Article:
By Russ Finley on May 21, 2016 with 6 responses

Challenging The “Does Nuclear Really Help The Integration Of Renewables?” Strawman Argument

Photo courtesy of tracie7779 via Flickr

What’s with the green parrots you may be asking? A parrot repeats what it hears without understanding what it’s saying. And by “green” I’m referring to people who, like myself, consider themselves to be environmentalists (whatever exactly that means). To the left of the green parrots is a screenshot of the “shares” from a guest post on the Clean Technica website, which has at least 99 parrots sitting on their wire.

It all started when an apparent shale gas enthusiast (Nick Grealy) wrote a 1,100 word article at his blog about the use of shale gas in France which contained the following rather cryptic throwaway sentence:

French nuclear exports help Germany, the UK, Italy and Spain accelerate their renewable uptake.


By Russ Finley on May 10, 2016 with 3 responses

What Environmentalists Are Getting Wrong: Articles of Interest and Commentary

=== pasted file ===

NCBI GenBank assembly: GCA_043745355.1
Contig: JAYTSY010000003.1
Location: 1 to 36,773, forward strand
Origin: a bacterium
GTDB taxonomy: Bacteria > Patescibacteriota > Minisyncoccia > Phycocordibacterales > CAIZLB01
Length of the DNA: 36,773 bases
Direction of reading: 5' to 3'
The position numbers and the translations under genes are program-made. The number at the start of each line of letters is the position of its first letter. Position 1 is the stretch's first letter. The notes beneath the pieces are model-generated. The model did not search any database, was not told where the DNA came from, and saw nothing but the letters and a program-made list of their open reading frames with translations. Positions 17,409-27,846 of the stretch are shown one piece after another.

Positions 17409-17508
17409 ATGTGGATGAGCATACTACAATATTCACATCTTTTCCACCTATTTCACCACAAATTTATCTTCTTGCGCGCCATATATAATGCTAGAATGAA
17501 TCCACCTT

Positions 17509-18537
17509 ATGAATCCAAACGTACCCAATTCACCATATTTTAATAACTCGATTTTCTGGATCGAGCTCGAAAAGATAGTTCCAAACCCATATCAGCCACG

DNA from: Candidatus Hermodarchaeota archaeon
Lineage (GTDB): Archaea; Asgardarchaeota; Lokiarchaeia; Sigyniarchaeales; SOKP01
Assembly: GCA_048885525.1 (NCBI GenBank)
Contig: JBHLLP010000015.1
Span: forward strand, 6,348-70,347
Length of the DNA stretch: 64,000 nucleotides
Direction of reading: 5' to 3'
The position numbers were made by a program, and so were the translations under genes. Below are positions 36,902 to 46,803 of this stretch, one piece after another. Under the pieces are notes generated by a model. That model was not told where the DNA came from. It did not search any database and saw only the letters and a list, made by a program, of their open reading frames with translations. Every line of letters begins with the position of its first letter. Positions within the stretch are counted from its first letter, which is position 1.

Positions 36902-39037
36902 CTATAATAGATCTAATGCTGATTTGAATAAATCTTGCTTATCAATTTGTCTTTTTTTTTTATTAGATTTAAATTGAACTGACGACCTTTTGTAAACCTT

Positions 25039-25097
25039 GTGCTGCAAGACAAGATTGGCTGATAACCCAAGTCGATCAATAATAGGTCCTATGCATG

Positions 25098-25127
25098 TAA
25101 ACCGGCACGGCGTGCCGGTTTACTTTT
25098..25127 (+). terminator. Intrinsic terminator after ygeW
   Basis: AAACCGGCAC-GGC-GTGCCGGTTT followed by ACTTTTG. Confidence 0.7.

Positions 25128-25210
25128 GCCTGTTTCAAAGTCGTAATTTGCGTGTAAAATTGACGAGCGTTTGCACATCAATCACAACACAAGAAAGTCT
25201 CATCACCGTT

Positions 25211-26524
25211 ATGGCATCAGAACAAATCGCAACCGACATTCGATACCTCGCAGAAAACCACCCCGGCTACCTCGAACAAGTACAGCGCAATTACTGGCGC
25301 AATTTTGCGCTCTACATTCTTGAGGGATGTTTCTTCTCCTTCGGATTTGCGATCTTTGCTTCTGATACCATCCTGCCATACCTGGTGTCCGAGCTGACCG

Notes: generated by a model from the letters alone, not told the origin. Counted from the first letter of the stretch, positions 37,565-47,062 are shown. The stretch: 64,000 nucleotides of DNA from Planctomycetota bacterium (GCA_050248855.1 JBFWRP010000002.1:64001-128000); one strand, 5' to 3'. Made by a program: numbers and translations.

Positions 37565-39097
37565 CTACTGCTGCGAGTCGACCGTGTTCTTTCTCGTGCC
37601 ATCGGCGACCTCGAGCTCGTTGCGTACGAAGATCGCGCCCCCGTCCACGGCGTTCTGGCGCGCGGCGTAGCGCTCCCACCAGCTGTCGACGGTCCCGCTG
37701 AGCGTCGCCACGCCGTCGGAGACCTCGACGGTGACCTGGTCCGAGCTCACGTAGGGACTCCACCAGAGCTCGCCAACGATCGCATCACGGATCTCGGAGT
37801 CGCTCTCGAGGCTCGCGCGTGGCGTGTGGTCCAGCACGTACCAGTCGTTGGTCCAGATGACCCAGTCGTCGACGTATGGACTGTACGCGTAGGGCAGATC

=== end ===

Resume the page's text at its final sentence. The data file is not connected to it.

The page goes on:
Green Tech Media

I Was Wrong About the Limits of Solar. PV Is Becoming Dirt Cheap

by David Keith

Although quite upbeat about solar PV (and I’m also a big fan of solar PV), this article generated almost 300 comments because it was also frank about the limits of solar PV, and wind, and to make matters worse, he concluded the article with the following statement:

My view is that only two forms of energy — solar and nuclear power — can plausibly supply tens of terawatts without a huge environmental impact.


By Russ Finley on Apr 20, 2016 with 9 responses

Terrorists, Nuclear Powerplants, and Snakes

Nicholas Kristof wrote an opinion piece for the New York Times a few weeks ago titled: Terrorists, bathtubs, and snakes.